Harvard’s new campus in Allston will feature a science hub, a relocated School of Public Health and Graduate School of Education and, potentially, undergraduate housing, University President Lawrence H. Summers announced today.
In a letter to the Harvard community, Summers outlined five “planning assumptions” that mark the most concrete public statement the University has made on its vision for building a 200-acre campus across the Charles River.
The letter makes clear that the Law School, long considered an unwilling candidate for a move, will remain in Cambridge.
Laboratories from across the University—including the Faculty of Arts and Sciences (FAS)—will find a home in Allston, according to the letter. Though plans are in the works for expanded science space in Cambridge, Summers wrote that “even assuming we fulfill those plans over the next several years, we will before long confront an insufficiency of space for science.”
He wrote that scientists must now begin to determine which activities could feasibly be separated from the current FAS science base in Cambridge.
FAS professors, including chemist and former Dean of the Faculty Jeremy R. Knowles, have vigorously opposed splitting the Faculty’s science departments across the River.
Although Summers wrote that moving undergraduate housing to Allston is “more speculative” than the other four “planning assumptions,” he confirmed that he is considering both building new Houses across the River and eliminating the Houses currently in the Radcliffe Quad.
This aspect of the plan, reported by The Crimson Sept. 5, has caught undergraduates by surprise.
Summers suggested that moving undergraduates across the River could relieve crowding in the existing Houses and would eventually enable the University to admit a larger student body, including more students from foreign countries.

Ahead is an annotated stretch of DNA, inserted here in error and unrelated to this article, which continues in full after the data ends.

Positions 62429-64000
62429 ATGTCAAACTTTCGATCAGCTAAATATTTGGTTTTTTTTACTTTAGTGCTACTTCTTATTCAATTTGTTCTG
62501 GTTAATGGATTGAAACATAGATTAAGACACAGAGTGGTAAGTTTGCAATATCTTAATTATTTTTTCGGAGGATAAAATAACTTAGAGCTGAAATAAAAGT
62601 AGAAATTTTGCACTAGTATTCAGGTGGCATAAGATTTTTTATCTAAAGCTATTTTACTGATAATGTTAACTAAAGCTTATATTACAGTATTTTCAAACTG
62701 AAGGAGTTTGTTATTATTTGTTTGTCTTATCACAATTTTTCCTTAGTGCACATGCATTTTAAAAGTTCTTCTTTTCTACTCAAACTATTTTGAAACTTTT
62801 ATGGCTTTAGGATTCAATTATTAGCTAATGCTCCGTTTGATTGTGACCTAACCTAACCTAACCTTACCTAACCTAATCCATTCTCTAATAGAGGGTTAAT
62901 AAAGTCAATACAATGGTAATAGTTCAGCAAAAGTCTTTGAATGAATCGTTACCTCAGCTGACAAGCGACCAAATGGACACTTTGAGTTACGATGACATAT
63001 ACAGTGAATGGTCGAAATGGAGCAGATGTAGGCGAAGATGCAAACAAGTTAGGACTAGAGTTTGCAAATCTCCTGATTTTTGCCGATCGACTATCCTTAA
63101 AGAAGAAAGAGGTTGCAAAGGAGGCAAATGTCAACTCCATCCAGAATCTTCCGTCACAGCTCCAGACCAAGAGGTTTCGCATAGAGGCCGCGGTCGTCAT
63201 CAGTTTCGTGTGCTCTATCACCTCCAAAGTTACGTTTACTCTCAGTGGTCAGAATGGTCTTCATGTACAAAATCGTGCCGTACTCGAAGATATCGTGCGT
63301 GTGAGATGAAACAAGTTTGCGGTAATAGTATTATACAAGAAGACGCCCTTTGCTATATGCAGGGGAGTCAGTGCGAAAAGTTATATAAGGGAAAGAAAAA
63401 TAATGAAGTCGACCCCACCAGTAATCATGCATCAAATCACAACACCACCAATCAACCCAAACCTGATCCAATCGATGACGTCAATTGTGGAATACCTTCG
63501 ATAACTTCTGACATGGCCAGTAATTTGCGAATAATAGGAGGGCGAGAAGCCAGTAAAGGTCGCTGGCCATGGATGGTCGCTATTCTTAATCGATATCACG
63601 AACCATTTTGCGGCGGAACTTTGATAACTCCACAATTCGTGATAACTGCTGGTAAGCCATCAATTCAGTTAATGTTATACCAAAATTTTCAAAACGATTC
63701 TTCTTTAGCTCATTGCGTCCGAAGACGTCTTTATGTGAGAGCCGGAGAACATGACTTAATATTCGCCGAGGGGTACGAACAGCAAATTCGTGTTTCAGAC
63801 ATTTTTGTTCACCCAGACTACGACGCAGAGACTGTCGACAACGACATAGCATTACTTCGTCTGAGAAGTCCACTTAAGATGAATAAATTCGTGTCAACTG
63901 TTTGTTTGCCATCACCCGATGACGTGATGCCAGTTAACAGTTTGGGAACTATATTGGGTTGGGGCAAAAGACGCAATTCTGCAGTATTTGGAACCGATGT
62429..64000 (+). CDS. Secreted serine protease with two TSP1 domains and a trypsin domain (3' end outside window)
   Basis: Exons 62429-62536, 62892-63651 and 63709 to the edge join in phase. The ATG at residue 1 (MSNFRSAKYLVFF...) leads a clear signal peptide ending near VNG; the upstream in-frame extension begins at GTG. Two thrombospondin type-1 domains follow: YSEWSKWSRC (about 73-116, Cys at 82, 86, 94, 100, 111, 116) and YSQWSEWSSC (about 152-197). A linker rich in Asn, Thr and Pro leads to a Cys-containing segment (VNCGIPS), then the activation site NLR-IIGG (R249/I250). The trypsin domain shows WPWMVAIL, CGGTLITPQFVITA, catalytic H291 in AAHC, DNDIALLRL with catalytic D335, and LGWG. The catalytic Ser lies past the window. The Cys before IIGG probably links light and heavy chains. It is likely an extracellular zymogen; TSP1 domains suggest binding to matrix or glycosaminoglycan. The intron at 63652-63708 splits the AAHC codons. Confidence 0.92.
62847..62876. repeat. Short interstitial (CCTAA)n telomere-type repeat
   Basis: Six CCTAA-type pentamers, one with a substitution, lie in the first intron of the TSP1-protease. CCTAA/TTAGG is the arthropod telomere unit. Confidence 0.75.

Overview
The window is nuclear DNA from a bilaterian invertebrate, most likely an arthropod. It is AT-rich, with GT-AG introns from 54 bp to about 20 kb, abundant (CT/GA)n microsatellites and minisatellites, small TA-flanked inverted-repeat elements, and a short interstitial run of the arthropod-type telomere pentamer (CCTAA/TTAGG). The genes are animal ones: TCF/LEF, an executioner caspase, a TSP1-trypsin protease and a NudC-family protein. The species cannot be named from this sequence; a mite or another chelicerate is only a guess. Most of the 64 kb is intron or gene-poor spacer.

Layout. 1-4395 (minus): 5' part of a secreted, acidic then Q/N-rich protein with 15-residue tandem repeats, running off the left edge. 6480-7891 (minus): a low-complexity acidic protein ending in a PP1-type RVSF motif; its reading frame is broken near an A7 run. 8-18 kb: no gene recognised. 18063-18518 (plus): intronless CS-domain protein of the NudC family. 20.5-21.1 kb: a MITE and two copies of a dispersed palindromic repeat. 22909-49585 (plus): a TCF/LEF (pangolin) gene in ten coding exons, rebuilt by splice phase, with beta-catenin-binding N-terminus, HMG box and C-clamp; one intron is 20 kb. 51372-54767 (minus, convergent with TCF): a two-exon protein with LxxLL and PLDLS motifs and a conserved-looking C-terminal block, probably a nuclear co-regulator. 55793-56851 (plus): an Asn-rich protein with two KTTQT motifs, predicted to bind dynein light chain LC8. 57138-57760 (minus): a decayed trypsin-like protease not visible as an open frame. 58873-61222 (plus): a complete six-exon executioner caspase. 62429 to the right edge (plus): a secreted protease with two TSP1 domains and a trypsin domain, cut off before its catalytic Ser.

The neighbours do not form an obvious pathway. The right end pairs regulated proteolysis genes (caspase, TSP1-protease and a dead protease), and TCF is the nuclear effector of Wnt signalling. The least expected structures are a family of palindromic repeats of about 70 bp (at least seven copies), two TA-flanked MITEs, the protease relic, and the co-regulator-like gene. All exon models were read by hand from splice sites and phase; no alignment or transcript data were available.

“It would introduce a community of students into Allston who would doubtless invigorate the expanded campus,” he added.
He said moving undergraduates would “open up the possibility, in the long term” of eliminating the Houses currently in the Radcliffe Quad.
The other three points of Summers’ plan—moving the schools of education and public health, building more graduate student housing in Allston and creating a cultural presence in the new campus—have long been anticipated and are likely to be uncontroversial.
Faculty at the schools of public health and education—both of which face space crunches in their current homes—have favored a move.
Summers wrote that both schools would see major physical and academic benefits by moving and that the space they vacate would “open up new long-term opportunities for schools nearby.”
The recommendations closely mirror those of a plan presented to Summers and his top deans at a July meeting that was reported by The Crimson Sept. 5.
The proposal will be discussed at a meeting of the FAS faculty this afternoon, and Summers has appointed several task forces to plan what elements of science, housing and cultural activities should be built in Allston.
Please see tomorrow’s Crimson for full coverage of the announcement.
—Staff writer Elisabeth S. Theodore can be reached at firstname.lastname@example.org.